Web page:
Typically, deflation is a sign of a weakening economy. Economists fear deflation because falling prices lead to lower consumer spending, which is a major component of economic growth. Companies respond to falling prices by slowing down their production, which leads to layoffs and salary reductions. This further lowers demand and prices.
However, for a period of approximately five years, prices of consumer goods went down in Switzerland without any widespread negative impact on the country’s economy. In fact, their economy prospered in the midst of falling prices. This has caused some economists to revise their opinion about the ill effects of deflation, with some arguing that as long as there isn’t too much deflation, consumers, and producers in an economy can find an equilibrium.
- For a period of approximately five years, prices of consumer goods went down in Switzerland without any widespread negative impact on the country’s economy, leading some economists to revise their opinion about the ill effects of deflation.
- After researching deflationary periods in the United States, Britain, and Germany during the late 19th century, a team of economists from the National Bureau of Economic Research (NBER) made the claim that deflation can be more positive than negative in a paper issued in February 2004.
- Deflation is not always a sign of an aggregate demand shortfall and economic weakness; in some cases, deflation can be the result of increased supply from improvements in productivity, greater competition in the goods market, or cheaper and more abundant inputs, such as labor or goods like oil.
The Switzerland Case for Deflation
In early 2015, Switzerland’s central bank introduced negative interest rates in an attempt to curb investor demand for the country’s overvalued currency. The debt crises in neighboring countries, in combination with economic instability in Eastern Europe economies, had driven up demand for the Swiss franc by investors looking for a currency safe haven.
In the aftermath, economists expected the Swiss economy to go into a recessionary tailspin. On the contrary, the economy grew and the country posted a low unemployment rate of 3.3% in 2016. Overall, the country experienced a net increase in spending power.
Typically, when a country is experiencing a deflationary period, prices fall as a result of less consumer demand. Lower consumer demand leads to an increase in unemployment. In addition, the ratio of public debt to gross domestic product (GDP) increases as the government is forced to spend more money on social welfare programs. Deflation can push an economy into a recession. However, this was not the case in Switzerland.
Is There Such a Thing as Good Deflation?
Although the general consensus is that deflation is bad for a country’s economy, economic research is divided on the issue. In a paper issued by The National Bureau of Economic Research (NBER) in February 2004 (NBER Working Paper No. 10329), titled “Good Versus Bad Deflation: Lessons from the Gold Standard Era,” authors Michael Bordo, John Landon Lane, and Angela Redish consider deflationary periods in the United States, Britain, and Germany during the late 19th century. Surprisingly, these economists make the claim that deflation can be more positive than negative.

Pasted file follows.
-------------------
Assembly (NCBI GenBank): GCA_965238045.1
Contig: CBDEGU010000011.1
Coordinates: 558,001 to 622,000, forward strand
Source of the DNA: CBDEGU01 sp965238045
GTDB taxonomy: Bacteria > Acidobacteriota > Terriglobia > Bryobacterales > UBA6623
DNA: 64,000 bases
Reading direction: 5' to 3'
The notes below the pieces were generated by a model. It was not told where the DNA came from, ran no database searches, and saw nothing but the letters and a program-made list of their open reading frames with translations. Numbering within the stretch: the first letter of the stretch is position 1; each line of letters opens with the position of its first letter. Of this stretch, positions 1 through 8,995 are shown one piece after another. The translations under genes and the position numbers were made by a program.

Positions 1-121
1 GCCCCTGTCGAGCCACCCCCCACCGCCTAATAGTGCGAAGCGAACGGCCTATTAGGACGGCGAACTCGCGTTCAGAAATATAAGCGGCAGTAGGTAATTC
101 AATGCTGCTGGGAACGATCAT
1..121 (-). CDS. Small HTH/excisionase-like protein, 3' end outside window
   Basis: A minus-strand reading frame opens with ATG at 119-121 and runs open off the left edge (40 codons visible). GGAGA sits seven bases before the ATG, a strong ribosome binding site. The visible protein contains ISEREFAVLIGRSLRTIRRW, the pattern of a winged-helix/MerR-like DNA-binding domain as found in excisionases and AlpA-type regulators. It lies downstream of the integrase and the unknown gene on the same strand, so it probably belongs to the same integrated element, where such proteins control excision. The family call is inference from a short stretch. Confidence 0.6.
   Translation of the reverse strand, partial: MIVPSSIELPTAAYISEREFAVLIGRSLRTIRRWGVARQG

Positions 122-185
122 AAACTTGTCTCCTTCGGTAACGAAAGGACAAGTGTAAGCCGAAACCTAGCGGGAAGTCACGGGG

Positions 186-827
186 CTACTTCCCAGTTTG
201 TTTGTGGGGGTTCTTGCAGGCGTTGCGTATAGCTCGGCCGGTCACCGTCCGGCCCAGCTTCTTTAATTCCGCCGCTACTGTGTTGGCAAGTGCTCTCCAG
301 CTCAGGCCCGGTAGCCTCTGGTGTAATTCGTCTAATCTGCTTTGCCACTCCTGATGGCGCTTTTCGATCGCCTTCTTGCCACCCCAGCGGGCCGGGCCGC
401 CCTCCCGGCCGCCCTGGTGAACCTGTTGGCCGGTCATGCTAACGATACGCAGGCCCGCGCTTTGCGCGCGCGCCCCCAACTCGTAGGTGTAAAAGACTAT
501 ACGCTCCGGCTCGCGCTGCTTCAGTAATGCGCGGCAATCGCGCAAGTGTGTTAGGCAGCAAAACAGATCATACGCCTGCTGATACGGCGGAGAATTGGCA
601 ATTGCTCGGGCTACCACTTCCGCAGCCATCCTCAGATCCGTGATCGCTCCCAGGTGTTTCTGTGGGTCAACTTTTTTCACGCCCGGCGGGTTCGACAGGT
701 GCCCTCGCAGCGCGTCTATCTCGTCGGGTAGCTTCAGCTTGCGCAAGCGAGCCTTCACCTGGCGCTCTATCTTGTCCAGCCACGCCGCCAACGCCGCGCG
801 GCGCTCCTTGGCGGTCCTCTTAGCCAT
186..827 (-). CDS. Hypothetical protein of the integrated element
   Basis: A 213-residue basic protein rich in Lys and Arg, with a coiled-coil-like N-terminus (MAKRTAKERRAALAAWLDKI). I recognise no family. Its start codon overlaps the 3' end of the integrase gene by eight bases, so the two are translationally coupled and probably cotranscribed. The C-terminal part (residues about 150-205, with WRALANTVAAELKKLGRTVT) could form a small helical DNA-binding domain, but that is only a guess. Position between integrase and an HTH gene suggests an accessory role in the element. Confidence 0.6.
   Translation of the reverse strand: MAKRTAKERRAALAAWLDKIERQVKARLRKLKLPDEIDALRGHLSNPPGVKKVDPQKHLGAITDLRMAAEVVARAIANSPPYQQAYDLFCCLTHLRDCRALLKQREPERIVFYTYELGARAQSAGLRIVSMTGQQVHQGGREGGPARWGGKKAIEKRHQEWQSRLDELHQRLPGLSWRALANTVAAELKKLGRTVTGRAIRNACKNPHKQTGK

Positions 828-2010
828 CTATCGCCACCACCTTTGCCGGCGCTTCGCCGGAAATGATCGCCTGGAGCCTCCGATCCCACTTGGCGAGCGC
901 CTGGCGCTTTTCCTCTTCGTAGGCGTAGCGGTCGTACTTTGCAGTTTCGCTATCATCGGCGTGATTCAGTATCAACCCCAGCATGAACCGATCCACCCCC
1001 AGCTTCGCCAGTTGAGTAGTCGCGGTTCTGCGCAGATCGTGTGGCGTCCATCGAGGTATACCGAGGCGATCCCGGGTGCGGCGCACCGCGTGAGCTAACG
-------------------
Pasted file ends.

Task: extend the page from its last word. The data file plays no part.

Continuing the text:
According to these economists, good deflation occurs when the aggregate supply of goods outstrips aggregate demand. This can be the result of advances in technology or improved productivity. Bad deflation occurs when aggregate demand falls faster than any growth in aggregate supply. Negative money shocks, like what happened during the Great Depression, create “bad” deflation. When monetary neutrality is maintained despite negative money shocks, the impact of deflation can be neutral.
Good Deflation Is Driven by Supply
In March 2015, a team of researchers at the Bank of International Settlements (BIS) published “The Costs of Deflations: a Historical Perspective.” These researchers tested the historical link between output growth and deflation in a sample covering 140 years and for up to 38 economies. They concluded that the link is statistically weak or insignificant, and the prevalence of this theory in economics is a result of the events of the Great Depression.
In some contexts, deflation can inhibit strong, sustainable economic growth. But like the economists at NBER, these researchers make the claim that deflation is not always a sign of an aggregate demand shortfall and economic weakness. In some cases, deflation can be the result of increased supply from improvements in productivity, greater competition in the goods market, or cheaper and more abundant inputs, such as labor or goods like oil.
When deflation is driven by supply, prices are depressed but incomes and output (as in GDP) increases. This can create a positive situation for the economy. BIS’s research goes on to reveal that asset price deflations and housing price deflations have been more damaging to the economy than a rise in the price of consumer goods and services.
The Cost of Deflation
The best way to respond to deflation when it does present an economic loss is a challenging policy question that economists are still trying to answer. However, the view that deflation is always a symptom of a struggling economy may not be true, though it is deep-seated in economic theory.
This belief is primarily the result of studying the Great Depression, which cannot be considered the archetypal example of what happens during persistent deflationary periods. Rather, according to economists, this period in economic history can be viewed as an outlier.